Join us

Facebook
Twitter
Instagram
Newsletter

Time Out Chicago: "it takes a savant like Vikar to unlock the mystical key at the center of Zeroville, an idea funny and dizzy enough that it counts as both spoiler and beyond easy description, so we’ll keep our mouths shut."

Date: Dec 15 2007

Vikar Jerome arrives in 1969 Hollywood on a bus from Philadelphia. That alone is enough to make him an outsider among the hippies and burnouts, but there’s something even more peculiar about Vikar: His head is shaved, and on his scalp are Montgomery Clift and Elizabeth Taylor, tattooed with their lips almost touching, a scene from the classic A Place in the Sun.
 
In short order, Vikar’s life takes strange and exhilarating turns. He’s arrested in Laurel Canyon, suspected of being a member of the Manson Family. He’s burglarized by a Black Power acolyte who may be his only match as a film buff. And he lands a job as an editor and falls in with a screenwriter he calls “Viking Man,” who takes him to Spain to work on a picture, where he’s subsequently kidnapped by revolutionaries to direct a film about Generalissimo Franco’s death.

All the while he freaks people out with that tattoo on his head.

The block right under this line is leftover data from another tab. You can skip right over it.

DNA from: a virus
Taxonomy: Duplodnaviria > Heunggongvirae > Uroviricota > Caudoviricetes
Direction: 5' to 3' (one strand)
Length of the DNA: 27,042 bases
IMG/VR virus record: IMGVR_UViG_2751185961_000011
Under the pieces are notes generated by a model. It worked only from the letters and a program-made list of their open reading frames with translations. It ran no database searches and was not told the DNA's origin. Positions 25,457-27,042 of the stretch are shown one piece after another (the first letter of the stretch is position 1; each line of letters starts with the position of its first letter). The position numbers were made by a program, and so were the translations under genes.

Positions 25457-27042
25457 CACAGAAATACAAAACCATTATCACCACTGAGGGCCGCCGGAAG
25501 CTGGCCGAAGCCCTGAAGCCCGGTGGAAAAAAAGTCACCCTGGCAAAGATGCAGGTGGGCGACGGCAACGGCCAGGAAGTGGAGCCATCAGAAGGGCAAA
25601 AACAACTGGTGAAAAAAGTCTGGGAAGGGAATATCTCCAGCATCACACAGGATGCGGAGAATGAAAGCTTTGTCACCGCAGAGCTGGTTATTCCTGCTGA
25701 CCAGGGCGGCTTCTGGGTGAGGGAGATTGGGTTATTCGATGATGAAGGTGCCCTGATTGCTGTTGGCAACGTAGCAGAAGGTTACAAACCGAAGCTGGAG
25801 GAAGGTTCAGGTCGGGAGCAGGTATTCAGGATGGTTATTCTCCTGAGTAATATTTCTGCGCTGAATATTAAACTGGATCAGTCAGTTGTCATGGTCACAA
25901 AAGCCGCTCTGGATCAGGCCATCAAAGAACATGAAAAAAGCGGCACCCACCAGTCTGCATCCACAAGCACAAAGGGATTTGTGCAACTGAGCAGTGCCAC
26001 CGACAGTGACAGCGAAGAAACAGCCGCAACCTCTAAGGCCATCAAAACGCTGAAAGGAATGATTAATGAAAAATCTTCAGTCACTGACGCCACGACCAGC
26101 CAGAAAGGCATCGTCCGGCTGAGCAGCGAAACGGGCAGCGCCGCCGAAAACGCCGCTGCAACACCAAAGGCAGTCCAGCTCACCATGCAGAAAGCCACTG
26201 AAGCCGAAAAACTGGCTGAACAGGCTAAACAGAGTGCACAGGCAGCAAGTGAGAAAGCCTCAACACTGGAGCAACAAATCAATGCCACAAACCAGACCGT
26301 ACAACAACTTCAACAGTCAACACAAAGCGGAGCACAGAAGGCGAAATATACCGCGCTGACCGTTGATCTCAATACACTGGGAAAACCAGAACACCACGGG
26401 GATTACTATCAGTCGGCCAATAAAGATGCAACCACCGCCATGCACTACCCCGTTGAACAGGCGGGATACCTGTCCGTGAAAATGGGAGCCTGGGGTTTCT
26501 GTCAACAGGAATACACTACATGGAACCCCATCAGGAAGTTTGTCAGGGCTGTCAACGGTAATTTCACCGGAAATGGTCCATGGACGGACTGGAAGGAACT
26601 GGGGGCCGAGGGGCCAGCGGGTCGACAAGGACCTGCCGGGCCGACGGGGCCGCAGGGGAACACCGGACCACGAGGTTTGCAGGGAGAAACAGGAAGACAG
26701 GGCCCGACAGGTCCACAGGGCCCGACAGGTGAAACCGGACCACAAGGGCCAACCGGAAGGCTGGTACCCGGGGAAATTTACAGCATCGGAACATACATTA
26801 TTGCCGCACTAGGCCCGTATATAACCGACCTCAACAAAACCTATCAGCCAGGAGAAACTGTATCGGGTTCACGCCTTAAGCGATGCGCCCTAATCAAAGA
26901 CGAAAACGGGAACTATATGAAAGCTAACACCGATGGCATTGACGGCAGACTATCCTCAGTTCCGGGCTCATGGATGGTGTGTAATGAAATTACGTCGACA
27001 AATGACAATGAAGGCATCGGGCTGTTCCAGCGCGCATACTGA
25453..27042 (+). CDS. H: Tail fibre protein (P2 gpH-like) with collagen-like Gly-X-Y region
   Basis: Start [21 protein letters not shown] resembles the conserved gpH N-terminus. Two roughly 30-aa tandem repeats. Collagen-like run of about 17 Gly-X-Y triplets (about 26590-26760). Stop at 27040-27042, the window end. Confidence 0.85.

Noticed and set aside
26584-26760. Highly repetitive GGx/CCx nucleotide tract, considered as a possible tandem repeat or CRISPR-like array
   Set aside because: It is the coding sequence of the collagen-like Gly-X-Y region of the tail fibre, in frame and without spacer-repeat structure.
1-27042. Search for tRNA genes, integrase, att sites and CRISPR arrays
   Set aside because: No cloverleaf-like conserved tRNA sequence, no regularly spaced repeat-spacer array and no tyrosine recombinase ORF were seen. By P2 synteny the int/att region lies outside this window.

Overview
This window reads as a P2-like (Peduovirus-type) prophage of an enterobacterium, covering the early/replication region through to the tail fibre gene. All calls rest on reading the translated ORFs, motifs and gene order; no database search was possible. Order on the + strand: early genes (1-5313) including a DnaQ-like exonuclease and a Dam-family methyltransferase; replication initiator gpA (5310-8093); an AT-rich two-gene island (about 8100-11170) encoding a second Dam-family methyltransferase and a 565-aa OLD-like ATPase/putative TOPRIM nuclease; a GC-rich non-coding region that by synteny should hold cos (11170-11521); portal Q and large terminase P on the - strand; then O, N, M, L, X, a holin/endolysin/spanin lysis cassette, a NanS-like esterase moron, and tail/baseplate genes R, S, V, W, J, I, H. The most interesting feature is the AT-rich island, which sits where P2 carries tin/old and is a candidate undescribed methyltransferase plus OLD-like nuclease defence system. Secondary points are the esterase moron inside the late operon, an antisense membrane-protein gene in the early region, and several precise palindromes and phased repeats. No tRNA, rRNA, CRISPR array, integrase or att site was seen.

Erickson takes his readers on a surreal ride alongside Vikar, who at the beginning of the novel is a man-child, a virgin film buff who, at one point, is described by a friend as “cinéautistic.” But by the middle of the book he’s an accomplished film editor, even if, socially, he’s still tone deaf. But it takes a savant like Vikar to unlock the mystical key at the center of Zeroville, an idea funny and dizzy enough that it counts as both spoiler and beyond easy description, so we’ll keep our mouths shut.

Erickson is able to keep the plot moving with numbered, bite-size chapters, some that fit three to a page. The obvious corollary is that Erickson uses the format to ape the clipped pacing of film frames, and it’s fitting that at some points in the book the chapters whiz by and others are long shots that stick with Vikar. In either case, Erickson did a masterful job of writing a cinematic novel, told in Technicolor.

— Jonathan Messinger